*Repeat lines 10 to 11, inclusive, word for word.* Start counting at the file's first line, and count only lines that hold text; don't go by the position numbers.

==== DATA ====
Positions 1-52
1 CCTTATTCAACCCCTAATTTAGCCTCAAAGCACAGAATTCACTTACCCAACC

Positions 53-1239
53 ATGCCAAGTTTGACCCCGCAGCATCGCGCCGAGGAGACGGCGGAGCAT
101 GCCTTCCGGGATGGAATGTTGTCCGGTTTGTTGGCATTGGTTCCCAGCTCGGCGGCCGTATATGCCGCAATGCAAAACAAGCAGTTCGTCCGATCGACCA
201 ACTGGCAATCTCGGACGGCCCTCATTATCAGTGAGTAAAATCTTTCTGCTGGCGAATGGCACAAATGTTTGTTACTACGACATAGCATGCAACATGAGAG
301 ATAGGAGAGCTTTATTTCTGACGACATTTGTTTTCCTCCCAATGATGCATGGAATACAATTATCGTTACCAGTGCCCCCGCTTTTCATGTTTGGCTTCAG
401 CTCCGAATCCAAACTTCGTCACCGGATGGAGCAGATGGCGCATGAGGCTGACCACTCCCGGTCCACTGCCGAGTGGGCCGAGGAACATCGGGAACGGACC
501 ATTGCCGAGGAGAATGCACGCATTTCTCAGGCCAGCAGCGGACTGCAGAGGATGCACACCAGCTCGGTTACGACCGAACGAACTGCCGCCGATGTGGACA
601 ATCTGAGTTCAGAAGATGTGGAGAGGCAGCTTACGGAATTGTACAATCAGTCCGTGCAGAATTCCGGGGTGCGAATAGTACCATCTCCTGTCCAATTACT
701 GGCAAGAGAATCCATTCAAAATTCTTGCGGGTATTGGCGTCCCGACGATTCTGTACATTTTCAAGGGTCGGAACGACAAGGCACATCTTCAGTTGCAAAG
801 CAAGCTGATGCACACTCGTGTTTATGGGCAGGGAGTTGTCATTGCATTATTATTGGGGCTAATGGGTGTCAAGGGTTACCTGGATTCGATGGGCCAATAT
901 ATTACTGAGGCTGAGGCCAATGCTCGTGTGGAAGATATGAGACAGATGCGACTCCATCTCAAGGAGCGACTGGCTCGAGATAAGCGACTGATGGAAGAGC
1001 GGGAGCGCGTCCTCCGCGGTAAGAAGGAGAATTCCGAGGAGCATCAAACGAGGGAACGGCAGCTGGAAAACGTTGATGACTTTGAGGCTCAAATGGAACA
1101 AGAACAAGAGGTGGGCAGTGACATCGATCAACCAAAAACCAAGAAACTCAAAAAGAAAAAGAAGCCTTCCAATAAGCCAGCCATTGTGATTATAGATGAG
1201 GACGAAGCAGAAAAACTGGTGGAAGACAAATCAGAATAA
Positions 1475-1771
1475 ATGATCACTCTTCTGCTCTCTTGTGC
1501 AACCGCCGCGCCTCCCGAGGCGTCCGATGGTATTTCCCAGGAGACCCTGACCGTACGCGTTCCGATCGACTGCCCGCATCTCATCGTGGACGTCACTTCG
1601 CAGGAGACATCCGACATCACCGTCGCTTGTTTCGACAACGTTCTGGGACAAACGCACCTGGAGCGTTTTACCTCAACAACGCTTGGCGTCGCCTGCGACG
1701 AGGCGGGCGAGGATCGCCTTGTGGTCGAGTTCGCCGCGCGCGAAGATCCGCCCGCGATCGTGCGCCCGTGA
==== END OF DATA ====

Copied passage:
601 ATCTGAGTTCAGAAGATGTGGAGAGGCAGCTTACGGAATTGTACAATCAGTCCGTGCAGAATTCCGGGGTGCGAATAGTACCATCTCCTGTCCAATTACT
701 GGCAAGAGAATCCATTCAAAATTCTTGCGGGTATTGGCGTCCCGACGATTCTGTACATTTTCAAGGGTCGGAACGACAAGGCACATCTTCAGTTGCAAAG